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Committee recommends adopting Community Preservation Act in Shirley

Committee recommends adopting Community Preservation Act in Shirley
Committee recommends adopting Community Preservation Act in Shirley
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Editor’s Note: This story has been updated to correct information pertaining to how the CPA surcharges are assessed and the date of the Town Meeting.

SHIRLEY — After nearly a year of meetings, research and outreach, with positive input from nearby towns that have benefited from adopting the Community Preservation Act — Ayer, Groton and Lancaster — the CPA Implementation Committee has concluded that it would be a boon to Shirley, too.

Chair Paul Przybyla presented the committee’s recommendations to the Select Board at its Oct. 17 meeting.

A one-line header might read: We should adopt CPA, here’s why.

Summarizing his group’s 20-page report, Przybyla gave a boiled-down but enlightening overview, sketching the history of the CPA, how it works and how it could benefit the town.

The committee, appointed earlier this year by the Select Board, consists of Przybyla and three other members, Janet Tice, Nancy Henderson and Marie Elwyn, representing the Planning Board, Historic Commission and Conservation Commission, respectively.

Created as an act of the Massachusetts Legislature in 2000, CPA imposes a voluntary surcharge on people’s property tax bills in communities that adopt it, ranging from 1-3%.

Unlike other tax hikes, the CPA surcharge doesn’t affect the tax rate. “This is not a tax rate increase,” Przybyla said.

The committee recommends seeking a 1% surcharge in Shirley, he said, with the first $100,000 in value omitted, plus a couple other exemptions.

Specifically, Shirley’s average property value for a single family home — $365,000 — would generate a surcharge on the annual property tax owed for only $265,000. At 1%, that adds $39 to those annual tax bills, Przybyla said.

According to the law, funds garnered by the towns — enhanced by “matching” funds from the state — are set aside in a CPA account that can only be accessed to help pay for community initiatives and projects in three categories: open space and outdoor recreation, affordable housing and historic preservation, with 10% of the balance set aside for each one of those purposes at the outset.

The remaining 70% may be directed — in full or in part — to any of the three categories.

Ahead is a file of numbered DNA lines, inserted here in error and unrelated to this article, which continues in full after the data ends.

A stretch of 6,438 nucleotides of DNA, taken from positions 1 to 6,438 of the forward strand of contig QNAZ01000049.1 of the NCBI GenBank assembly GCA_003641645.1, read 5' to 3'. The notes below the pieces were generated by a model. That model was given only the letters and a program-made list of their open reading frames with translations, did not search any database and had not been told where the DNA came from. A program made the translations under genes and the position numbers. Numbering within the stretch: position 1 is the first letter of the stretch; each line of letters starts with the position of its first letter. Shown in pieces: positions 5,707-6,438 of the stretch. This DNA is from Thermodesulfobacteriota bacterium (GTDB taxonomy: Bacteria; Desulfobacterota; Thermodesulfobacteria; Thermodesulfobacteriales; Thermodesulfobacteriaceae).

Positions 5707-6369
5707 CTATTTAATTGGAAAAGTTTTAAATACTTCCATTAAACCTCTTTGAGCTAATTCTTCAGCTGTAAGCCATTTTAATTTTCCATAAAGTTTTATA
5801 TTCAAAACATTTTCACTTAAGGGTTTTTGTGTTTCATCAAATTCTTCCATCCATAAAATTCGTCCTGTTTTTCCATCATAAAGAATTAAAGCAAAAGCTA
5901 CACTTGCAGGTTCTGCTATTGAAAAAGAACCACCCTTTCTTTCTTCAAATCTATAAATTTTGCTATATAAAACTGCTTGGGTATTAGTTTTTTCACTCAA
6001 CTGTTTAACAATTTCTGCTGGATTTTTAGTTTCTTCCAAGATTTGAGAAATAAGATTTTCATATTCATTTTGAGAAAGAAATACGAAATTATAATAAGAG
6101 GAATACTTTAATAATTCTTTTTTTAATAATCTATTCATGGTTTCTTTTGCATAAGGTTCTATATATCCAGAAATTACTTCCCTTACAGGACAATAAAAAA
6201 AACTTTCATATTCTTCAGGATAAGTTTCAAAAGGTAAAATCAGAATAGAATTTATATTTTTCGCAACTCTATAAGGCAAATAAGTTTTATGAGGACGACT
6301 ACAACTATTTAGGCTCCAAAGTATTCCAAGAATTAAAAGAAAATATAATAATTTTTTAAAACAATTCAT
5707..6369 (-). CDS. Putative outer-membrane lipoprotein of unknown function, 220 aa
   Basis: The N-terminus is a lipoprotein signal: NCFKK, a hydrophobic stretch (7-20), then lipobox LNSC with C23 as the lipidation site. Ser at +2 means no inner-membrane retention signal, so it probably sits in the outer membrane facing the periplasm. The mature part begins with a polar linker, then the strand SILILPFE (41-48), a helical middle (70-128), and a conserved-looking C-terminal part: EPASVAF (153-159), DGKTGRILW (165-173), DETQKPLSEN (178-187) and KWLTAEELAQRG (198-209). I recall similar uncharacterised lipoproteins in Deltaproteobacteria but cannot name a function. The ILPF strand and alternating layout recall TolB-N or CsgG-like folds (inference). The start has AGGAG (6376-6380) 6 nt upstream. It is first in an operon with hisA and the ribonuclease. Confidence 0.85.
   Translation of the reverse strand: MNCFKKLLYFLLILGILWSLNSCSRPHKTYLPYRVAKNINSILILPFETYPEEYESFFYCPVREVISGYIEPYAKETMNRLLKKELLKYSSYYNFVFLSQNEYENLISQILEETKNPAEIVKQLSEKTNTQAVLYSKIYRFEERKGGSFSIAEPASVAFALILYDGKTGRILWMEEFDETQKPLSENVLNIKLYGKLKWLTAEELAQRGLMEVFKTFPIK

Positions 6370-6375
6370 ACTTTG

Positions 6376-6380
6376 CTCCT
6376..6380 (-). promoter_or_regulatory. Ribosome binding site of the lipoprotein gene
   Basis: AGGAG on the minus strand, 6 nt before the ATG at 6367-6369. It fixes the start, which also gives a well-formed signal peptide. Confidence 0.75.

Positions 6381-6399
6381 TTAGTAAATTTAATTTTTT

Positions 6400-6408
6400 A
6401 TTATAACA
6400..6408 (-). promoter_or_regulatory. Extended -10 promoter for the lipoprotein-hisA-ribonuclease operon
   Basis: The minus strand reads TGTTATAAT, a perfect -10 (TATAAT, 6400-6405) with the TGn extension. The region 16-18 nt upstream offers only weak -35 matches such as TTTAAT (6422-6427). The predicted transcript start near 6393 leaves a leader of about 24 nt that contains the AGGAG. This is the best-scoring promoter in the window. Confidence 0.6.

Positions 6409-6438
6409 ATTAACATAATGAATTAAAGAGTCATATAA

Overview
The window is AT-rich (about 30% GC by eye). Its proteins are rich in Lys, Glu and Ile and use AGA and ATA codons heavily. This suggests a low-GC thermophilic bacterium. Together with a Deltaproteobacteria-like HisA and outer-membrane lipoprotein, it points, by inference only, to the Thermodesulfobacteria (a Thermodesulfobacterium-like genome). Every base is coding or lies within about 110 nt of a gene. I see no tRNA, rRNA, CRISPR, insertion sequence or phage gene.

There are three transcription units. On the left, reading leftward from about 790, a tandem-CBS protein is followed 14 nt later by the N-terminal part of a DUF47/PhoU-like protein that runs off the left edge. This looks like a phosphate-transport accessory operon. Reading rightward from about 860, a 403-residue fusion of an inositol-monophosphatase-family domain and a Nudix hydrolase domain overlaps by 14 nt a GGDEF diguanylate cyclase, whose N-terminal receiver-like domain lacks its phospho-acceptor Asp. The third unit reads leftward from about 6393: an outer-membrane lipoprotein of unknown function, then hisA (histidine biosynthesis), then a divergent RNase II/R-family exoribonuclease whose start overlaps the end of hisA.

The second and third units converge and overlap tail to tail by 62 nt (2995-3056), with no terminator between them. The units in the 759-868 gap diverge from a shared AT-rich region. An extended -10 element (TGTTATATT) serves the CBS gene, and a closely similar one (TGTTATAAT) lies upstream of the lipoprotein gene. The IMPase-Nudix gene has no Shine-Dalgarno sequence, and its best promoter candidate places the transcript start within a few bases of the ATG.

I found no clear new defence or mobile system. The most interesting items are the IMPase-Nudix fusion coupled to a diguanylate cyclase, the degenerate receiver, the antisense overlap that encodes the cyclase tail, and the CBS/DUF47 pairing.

Estimates based on assessed property values overall suggest that the town could take in $100,000 from CPA surcharges the first year, with an added $32,000 from the state, Przybyla said.

Among other provisions baked into the law, the CPA nest egg is overseen by a committee that includes representatives from town boards related to CPA categories, plus at-large members.

The CPA Committee’s charge includes reviewing project applications and making recommendations to governing bodies such as Town Meeting, which gets the final say on how that money is spent.

Noting pending projects specific to Shirley, Przybyla said that CPA money could help repair and restore historic, town-owned buildings such as the War Memorial Building, School House #8 and the iconic Center Town Hall, which needs a significant amount of work that will call for a hefty infusion of funds, perhaps over several years. If approved as a CPA project, it would have less impact on the town budget.

Privately-owned buildings important to the community are also eligible for CPA funding, such as the Historic Meetinghouse, Przybyla pointed out.

Possibilities Przybyla mentioned are not endless, given the law’s restrictions. But they are persuasive.

With three historic districts in Shirley and a number of community projects envisioned or pending, CPA funds could help cut overall costs to the town and could help key initiatives move forward. Besides the buildings, Przybyla noted a couple: new turf and lights for the town’s athletic fields, for example, and/or replacing the pool liner at Benjamin Hill Park.

Not all the law’s parameters are set in stone. For example, CPA money can be used to leverage loans or to provide the town with required “matching funds” for a government grant, Przybyla said.

On behalf of the committee, he asked the Select Board to include an article on the Nov. 28 Town Meeting warrant, seeking adoption of the CPA.

If it passes by a majority Town Meeting vote, the measure would be be placed on the May 2023 town election ballot, he said, and if townspeople favor it, the next step would be to create the CPA Committee. Once adopted, the surcharge would kick in for the next fiscal year, he said.

The board voted unanimously to insert the warrant article, as requested, and to act on the committee’s recommendations if the CPA is adopted, a move that all three members said they support.

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